Date: Tue, 5 Dec 2017 13:22:47 -0800 From: Linus Torvalds <torvalds@...ux-foundation.org> To: Randy Dunlap <rdunlap@...radead.org> Cc: David Laight <David.Laight@...lab.com>, Kees Cook <keescook@...omium.org>, "Tobin C. Harding" <me@...in.cc>, "kernel-hardening@...ts.openwall.com" <kernel-hardening@...ts.openwall.com>, "Jason A. Donenfeld" <Jason@...c4.com>, "Theodore Ts'o" <tytso@....edu>, Paolo Bonzini <pbonzini@...hat.com>, Tycho Andersen <tycho@...ho.ws>, "Roberts, William C" <william.c.roberts@...el.com>, Tejun Heo <tj@...nel.org>, Jordan Glover <Golden_Miller83@...tonmail.ch>, Greg KH <gregkh@...uxfoundation.org>, Petr Mladek <pmladek@...e.com>, Joe Perches <joe@...ches.com>, Ian Campbell <ijc@...lion.org.uk>, Sergey Senozhatsky <sergey.senozhatsky@...il.com>, Catalin Marinas <catalin.marinas@....com>, Will Deacon <wilal.deacon@....com>, Steven Rostedt <rostedt@...dmis.org>, Chris Fries <cfries@...gle.com>, Dave Weinstein <olorin@...gle.com>, Daniel Micay <danielmicay@...il.com>, Djalal Harouni <tixxdz@...il.com>, Radim Krcmár <rkrcmar@...hat.com>, Linux Kernel Mailing List <linux-kernel@...r.kernel.org>, Network Development <netdev@...r.kernel.org>, David Miller <davem@...emloft.net>, Stephen Rothwell <sfr@...b.auug.org.au>, Andrey Ryabinin <aryabinin@...tuozzo.com>, Alexander Potapenko <glider@...gle.com>, Dmitry Vyukov <dvyukov@...gle.com>, Andrew Morton <akpm@...ux-foundation.org> Subject: Re: [PATCH V11 4/5] vsprintf: add printk specifier %px On Tue, Dec 5, 2017 at 1:08 PM, Randy Dunlap <rdunlap@...radead.org> wrote: > > This kind of option (with default hashed) is what I was just thinking of > after having seen a few unhelpful traces. But then the knob might not be > changed in time for the traces either. :( .. I really dislike the idea of such a knob. First off, the traces I've seen that had the new %p behavior, the hashing didn't actually matter AT ALL. The only values that were hashed were values that weren't actually useful for debugging the oops. Secondly, the notion that "we want a unhashed knob for debugging" is exactly the wrong kind of mentality. 99% of all bug reports happen in the wild - not on developer boxes. So by default, those bug reports had better happen with hashing enabled, or it's all entirely pointless. If you have an oops that happens on your own box due to code that you're writing yourself (and expect to debug yourself), then honestly, the hashing is going to be the least of your issues. If you can't find out the bug under those circumstances, and you're confused by the tiny detail of hashing, you're doing something wrong. So the case that matters is when an oops comes from some outside source that won't have turned the knob off anyway. So no. We're not adding a knob. It is fundamentally pointless. It's not like those hex numbers were really helping people anyway. We've turned off most of them on x86 oops reports long ago (and entirely independently of the pointer hashing). Having stared at a lot of oopses in my time, the only hex numbers that tend to be really relevant are (a) the register contents (which aren't %p anyway), and things like the faulting address (which is not, and never has been, %p on x86, but might be on some other architecture). Honestly, the next time anybody says "hashing makes debugging harder", I'm going to require some actual proof of an actual oops where it mattered that a particular value was hashed. Not hand-waving. Not "it surprised and confused me" because it looked different. You'll get used to it. So an actual "this was critical information that mattered for this particular bug, and it was missing due to the hashing of this particular value and debugging was harder in actual reality due to that". Because the actual example I have seen so far, not only didn't the hashing matter AT ALL, most of the _unhashed_ values shouldn't have been there either, and were due to arm still printing stuff that shouldn't have been printed at all and just made the oops more complex and harder to read and report. Linus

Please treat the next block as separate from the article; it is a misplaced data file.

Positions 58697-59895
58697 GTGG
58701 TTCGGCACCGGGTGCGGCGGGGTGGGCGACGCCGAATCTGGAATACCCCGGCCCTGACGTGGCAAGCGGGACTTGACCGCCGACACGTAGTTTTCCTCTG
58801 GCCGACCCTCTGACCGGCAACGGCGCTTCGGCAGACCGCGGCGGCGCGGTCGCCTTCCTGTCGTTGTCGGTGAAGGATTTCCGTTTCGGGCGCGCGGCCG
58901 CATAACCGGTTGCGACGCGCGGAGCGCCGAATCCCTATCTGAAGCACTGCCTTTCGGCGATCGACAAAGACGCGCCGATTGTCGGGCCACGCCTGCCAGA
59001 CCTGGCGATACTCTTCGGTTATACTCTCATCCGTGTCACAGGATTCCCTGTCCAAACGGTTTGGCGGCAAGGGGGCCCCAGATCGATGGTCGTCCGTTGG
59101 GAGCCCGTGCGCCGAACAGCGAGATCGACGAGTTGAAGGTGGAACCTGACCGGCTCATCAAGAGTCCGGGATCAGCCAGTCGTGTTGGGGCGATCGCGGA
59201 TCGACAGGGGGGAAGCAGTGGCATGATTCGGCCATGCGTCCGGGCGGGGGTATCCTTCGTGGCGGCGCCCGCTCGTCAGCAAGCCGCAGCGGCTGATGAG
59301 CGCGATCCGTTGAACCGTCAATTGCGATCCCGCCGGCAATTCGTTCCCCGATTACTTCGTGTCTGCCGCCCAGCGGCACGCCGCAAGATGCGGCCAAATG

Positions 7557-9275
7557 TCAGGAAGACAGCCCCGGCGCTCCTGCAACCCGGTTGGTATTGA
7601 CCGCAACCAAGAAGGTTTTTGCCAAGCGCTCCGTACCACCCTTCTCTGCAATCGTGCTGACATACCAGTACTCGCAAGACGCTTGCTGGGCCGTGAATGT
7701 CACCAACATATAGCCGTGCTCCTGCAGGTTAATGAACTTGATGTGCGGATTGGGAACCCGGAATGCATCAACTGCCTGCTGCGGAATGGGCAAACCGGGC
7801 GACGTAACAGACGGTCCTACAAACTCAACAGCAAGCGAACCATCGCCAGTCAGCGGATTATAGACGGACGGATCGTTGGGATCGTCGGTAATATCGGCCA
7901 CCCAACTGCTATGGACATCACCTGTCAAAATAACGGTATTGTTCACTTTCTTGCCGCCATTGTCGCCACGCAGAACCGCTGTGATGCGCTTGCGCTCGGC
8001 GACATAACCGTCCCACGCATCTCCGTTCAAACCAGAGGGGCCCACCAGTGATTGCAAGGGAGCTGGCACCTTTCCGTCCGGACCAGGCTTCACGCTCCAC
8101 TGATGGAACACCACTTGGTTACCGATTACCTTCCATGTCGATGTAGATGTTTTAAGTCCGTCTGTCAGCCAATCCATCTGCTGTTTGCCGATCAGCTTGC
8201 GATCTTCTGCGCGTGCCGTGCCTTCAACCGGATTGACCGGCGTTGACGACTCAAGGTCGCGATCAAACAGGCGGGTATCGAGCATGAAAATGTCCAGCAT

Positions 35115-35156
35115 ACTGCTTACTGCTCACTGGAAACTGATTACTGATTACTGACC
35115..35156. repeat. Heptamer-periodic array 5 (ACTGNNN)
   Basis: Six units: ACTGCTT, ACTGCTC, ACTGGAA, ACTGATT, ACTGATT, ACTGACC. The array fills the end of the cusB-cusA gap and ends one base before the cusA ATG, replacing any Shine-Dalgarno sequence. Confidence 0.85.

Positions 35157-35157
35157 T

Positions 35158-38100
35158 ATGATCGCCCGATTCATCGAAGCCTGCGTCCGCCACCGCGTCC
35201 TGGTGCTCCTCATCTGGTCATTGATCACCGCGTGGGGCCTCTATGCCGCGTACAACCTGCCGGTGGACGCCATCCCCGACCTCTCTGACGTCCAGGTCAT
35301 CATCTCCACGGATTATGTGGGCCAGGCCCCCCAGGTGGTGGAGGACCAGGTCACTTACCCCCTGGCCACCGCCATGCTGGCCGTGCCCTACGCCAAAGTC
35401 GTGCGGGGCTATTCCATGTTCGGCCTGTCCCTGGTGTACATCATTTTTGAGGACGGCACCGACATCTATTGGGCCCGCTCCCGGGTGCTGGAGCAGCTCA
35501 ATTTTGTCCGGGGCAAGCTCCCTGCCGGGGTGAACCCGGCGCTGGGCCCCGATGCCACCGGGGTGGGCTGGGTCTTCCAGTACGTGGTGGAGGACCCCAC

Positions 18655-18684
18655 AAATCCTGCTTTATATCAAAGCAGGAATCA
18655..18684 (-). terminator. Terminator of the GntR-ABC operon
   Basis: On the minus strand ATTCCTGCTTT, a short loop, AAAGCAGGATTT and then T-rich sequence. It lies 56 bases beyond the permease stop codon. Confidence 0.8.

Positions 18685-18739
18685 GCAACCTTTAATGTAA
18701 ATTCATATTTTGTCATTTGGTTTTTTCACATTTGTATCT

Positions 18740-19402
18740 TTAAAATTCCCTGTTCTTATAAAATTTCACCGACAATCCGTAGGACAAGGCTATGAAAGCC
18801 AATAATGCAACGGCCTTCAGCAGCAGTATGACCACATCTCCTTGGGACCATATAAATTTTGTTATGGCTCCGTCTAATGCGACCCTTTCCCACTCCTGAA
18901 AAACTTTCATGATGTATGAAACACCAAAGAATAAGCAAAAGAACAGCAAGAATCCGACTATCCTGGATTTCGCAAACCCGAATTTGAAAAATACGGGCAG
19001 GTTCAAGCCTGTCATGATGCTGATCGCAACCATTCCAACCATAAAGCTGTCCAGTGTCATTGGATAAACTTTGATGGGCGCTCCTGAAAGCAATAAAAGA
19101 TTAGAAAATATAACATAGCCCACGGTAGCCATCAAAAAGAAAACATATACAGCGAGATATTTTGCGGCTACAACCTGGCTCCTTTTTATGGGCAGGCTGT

Powered by blists - more mailing lists
Confused about mailing lists and their use? Read about mailing lists on Wikipedia and check out these guidelines on proper formatting of your messages.